Romans 15:7 (English Standard Version)
“Therefore welcome one another as Christ has welcomed you so that God will be given glory.”
This blog would've probably been more relevant a month ago, and for that I apologise, however I plead still applicable as I'm aware that generally SCM groups gain members as the year goes on.
To kick this off I would like to share a recent experience about welcome I had:
When we were searching for a new church after having moved, one of the churches we tried was tiny. Very friendly, engaging sermon, good cake, but it wasn't the church for us. There were a few factors in this decision, primarily it was the fact that we were only going to be there for 10 months, and it wasn't enough time to make a change, given the time constraints, we needed a church where we could just get involved straight off. There were three main causes to us going elsewhere.
Firstly, they weren't doing anything, as a community, or otherwise from the looks of things. There were two things on the notices, one was a church meeting, the other was a postponed church meeting.
The second issue was the response when we asked about it (was there anything happening that hadn't made it to the notices) and we were told that there was an ecumenical bible study, but that happened once every few months, so it wasn't on the notices as it wasn't soon, and there was a mid week bible study, but it was full, so they didn't invite new people, so it wasn't on the notices.
The third issue was the general 'you're welcome, but this won't be the church for you attitude'. The minister gave us a pack about other local churches, the secretary told us when we found our new church to feel free to pop back and visit, even if it was just because we were running too late to make it to our regular, and the treasurer told us how they would understand if we moved on. Whilst it was lovely to know we were welcome, even if we didn't want to come regularly, it almost made it not the church for us. This is obviously problematic, it felt like they'd acknowledged their fate, and there was nothing they could do to improve.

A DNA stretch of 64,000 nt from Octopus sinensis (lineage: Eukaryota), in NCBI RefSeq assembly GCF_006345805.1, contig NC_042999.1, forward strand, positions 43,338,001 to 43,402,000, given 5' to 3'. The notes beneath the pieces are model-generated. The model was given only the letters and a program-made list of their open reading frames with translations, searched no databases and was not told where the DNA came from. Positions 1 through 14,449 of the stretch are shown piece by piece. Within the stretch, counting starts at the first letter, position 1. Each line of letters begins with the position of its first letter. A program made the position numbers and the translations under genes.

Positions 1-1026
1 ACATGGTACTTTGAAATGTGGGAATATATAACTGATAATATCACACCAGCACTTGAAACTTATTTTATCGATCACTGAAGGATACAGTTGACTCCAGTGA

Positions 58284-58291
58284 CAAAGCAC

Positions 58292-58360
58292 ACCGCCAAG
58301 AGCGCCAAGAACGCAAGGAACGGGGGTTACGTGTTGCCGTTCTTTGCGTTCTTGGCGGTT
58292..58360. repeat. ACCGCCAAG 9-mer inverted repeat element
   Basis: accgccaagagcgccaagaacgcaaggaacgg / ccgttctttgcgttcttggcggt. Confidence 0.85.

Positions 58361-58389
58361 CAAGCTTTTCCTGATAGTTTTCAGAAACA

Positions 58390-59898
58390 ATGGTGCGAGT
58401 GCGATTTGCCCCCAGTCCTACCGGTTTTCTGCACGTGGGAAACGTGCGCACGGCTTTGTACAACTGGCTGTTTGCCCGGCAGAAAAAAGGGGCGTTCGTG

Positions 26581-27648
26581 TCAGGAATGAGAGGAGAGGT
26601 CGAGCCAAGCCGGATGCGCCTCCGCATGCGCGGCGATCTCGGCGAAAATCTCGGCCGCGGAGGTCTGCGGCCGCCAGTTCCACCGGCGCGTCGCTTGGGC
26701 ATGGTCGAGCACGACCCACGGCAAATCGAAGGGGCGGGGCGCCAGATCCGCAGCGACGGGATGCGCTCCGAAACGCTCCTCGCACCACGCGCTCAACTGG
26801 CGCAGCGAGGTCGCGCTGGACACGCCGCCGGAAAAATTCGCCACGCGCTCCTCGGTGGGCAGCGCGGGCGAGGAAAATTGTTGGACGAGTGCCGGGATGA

Sometimes it's easy to have an acceptance that we're not what someone is looking for, and to that I wish to offer two things:
Firstly, the welcome. I remember being told in the run up to fresher's week in my second year about someone whose first experience been of a society saddened by the characters that had moved on. By lamenting what's been lost, sometimes you can miss what's arrived.
Secondly, you have something amazing to offer. This could be an open space for frank discussion, a place to air doubts and to try and find understanding, it may be a friendly place amidst an uncertain time, somewhere to become informed about social justice issues, or a campaign group fighting for a better world. You may offer something that will change someone's life, or challenge their views in the best kind of way, or maybe just a community filled with love, compassion and understanding. Don't forget, or lose focus on that. It doesn't matter (short term) if that's for 5 or 40 students.